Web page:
Key Difference – DVT vs PAD
DVT or Deep Vein Thrombosis can be defined as the occlusion of a deep vein by a thrombus. Peripheral Arterial Disease (PAD) is characterized by the occlusion of arteries by the atherosclerotic plaques. Therefore, as their names suggest, the key difference DVT and PAD lies in the location of the occlusion; DVT is a result of the occlusion of a vein whereas the PAD is due to the occlusion of an artery.
What is DVT?
Occlusion of a deep vein by a thrombus is called deep vein thrombosis. DVT of the legs is the commonest form of DVT and it has an alarmingly high rate of mortality.
- Any surgery lasting for more than thirty minutes
- Myocardial infarction
- Inflammatory bowel disease
- Nephrotic syndrome
- Hematological diseases
Usually, the lower limb DVT starts in the distal veins and should be suspected when a patient complains of,
- Swelling of the lower limbs
- Increased temperature in the lower limbs
- Dilatation of the superficial veins
Although these symptoms frequently appear unilaterally it is possible to have them bilaterally as well. But bilateral DVT is almost always associated with comorbidities such as malignancies and abnormalities in the IVC.
Whenever a patient experiences aforementioned symptoms, the risk factors for DVT should be taken into consideration. During the examination, special attention should be given to identifying any malignant conditions. Since it is possible to have pulmonary embolism together with DVT, symptoms and signs of pulmonary embolism should be also checked.
A set of clinical criteria called the Wells score is used in ranking patients according to their likelihood of having DVT.
The choice of investigations depends on the Wells score of the patient.
- In patients with a low probability of DVT
D dimer test is done and if the results are normal there is no need of doing more investigations to exclude DVT.
- In patients with a moderate to high probability and in patients belonging to the above category whose D dimer test results are high.
Compression ultrasound scan should be done. At the same time, it is very important to carry out investigations to exclude any underlying pathology such as pelvic malignancies.
- This includes anticoagulation therapy as the mainstay together with elevation and analgesia. Thrombolysis should be considered as an option only if the patient is in a life threatening condition. In the anticoagulation therapy initially, LMWH is administered and it is followed by a coumarin anticoagulant such as warfarin.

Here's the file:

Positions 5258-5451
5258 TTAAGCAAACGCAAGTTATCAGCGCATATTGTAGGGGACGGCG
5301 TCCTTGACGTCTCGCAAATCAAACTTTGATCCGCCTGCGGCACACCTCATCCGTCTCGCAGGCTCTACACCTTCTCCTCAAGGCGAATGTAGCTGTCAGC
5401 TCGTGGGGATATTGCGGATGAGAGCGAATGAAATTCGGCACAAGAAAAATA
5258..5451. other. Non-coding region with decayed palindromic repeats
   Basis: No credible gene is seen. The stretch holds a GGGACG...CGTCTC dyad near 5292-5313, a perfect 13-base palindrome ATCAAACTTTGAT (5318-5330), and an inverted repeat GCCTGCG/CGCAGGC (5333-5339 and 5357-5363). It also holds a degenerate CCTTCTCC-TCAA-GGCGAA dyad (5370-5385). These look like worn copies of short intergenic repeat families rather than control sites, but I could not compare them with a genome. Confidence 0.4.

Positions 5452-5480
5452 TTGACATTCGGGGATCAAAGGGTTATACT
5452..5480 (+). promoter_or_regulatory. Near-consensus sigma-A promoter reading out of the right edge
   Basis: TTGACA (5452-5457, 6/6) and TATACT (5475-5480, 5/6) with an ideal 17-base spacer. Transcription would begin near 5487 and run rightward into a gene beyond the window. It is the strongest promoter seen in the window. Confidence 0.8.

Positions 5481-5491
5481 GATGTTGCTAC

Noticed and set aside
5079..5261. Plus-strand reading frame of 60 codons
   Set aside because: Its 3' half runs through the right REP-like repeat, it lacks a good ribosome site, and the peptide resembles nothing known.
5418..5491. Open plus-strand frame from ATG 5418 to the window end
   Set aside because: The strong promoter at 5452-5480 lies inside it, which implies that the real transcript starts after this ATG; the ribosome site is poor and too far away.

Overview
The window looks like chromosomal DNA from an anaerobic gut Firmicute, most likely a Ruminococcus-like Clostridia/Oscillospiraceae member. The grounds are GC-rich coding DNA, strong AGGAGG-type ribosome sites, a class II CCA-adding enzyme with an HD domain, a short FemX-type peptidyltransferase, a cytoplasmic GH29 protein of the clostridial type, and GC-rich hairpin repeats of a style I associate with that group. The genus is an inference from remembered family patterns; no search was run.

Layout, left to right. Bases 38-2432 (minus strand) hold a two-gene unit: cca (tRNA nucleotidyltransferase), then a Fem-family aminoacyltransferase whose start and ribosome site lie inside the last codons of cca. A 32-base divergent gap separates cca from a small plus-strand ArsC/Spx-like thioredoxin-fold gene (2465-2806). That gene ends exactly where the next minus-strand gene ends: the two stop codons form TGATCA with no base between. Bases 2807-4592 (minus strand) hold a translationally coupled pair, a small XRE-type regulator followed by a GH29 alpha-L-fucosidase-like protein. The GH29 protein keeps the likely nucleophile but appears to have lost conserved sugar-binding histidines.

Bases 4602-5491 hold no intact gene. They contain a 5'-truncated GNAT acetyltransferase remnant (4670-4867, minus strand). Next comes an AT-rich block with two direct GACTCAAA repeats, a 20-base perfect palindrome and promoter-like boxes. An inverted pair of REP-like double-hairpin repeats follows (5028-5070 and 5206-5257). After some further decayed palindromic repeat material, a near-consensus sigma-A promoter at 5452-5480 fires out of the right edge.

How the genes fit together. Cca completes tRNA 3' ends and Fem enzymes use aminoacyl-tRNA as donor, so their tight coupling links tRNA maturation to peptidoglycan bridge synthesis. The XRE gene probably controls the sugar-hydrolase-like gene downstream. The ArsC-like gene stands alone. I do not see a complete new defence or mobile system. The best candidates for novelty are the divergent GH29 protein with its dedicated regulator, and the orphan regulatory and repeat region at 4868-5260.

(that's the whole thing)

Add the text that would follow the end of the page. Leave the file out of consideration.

What is PAD?
Peripheral arterial disease is characterized by the occlusion of arteries by the atherosclerotic plaques.
Clinical manifestations of the PAD depend on main 4 factors.
- Anatomical site
- Presence of collateral supply
- Speed of onset
- Mechanism of injury
Chronic Lower Limb Ischemia
PAD affects the lower limbs more frequently than the upper limbs.
In chronic lower limb ischemia, the patient presents with two prominent clinical features.
An intense pain is felt usually in the calves upon walking. This is an ischemic pain which arises as a result of the lack of blood supply to the muscles. The site of pain varies according to the artery that is affected. Pain is felt in the calf if the femoral artery is occluded and if it is the iliac artery that is blocked pain will be felt in the thighs or in the buttocks.
Critical Limb Ischemia
This condition is identified based on six criteria.
- Night/rest pain
- Requirement of opiates as analgesic agents
- Reduced skin temperature in the lower limbs
- Tissue loss (ulceration)
- Duration (more than 2 weeks)
- Ankle blood pressure (less than 50mmHg)
- Pulses are diminished or absent
- Presence of bruits
- Buerger’s sign
- Muscle wasting
- Loss of hair
- Dry, thin, and brittle nails
Diabetic Vascular Disease
How does diabetes predispose PAD?
This is an inflammatory condition affecting the arteries where the inflammatory changes result in the arterial obliteration. Buerger’s disease is commonly seen among young male smokers.
Chronic Upper Limb Arterial Disease
Subclavian artery is the commonest site involved.
Clinical manifestations of this condition are,
- Arm claudication
- Subclavian steal
Cold and emotional upheavals can give rise to vasospasms resulting in the characteristic sequence of events known as the Raynaud’s phenomenon which includes,
- Digital pallor
What are the Similarities Between DVT and PAD?
- In both conditions we have discussed here, it is the occlusion of a blood vessel that acts as the foundation for all the pathological complications.
- Both DVT and PAD commonly affect the lower limbs.
What is the Difference Between DVT and PAD?
DVT vs PAD
|DVT or deep vein thrombosis can be defined as the occlusion of a deep vein by a thrombus.||Peripheral arterial disease (PAD) is characterized by the occlusion of arteries by the atherosclerotic plaques.|
|Veins are occluded in DVT.||Arteries are occluded in PAD.|
Summary – DVT vs PAD
It is important to understand the difference between DVT and PAD clearly, in order to make an accurate diagnosis and treat these conditions. One vital fact to be noticed is that through life style modifications most of the risk factors for DVT and PAD can be taken out of the equation. So the importance of increasing the community awareness on these preventive life style changes should be emphasized because it is always better to prevent the disease than trying to cure it.
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1. Hayes, P. C., K. J. Sympson, and O. J. Garden. “Davidson’s Principles and practice of Medicine.” (2002).
1. “Blausen 0290 DeepVeinThrombosis” by Blausen.com staff (2014). “Medical gallery of Blausen Medical 2014”. WikiJournal of Medicine 1 (2). DOI:10.15347/wjm/2014.010. ISSN 2002-4436. – Eie werk (CC BY 3.0) via Commons Wikimedia
2. “Peripheral-Artery-Disease” by Adams999 (CC BY-SA 2.0) via Flickr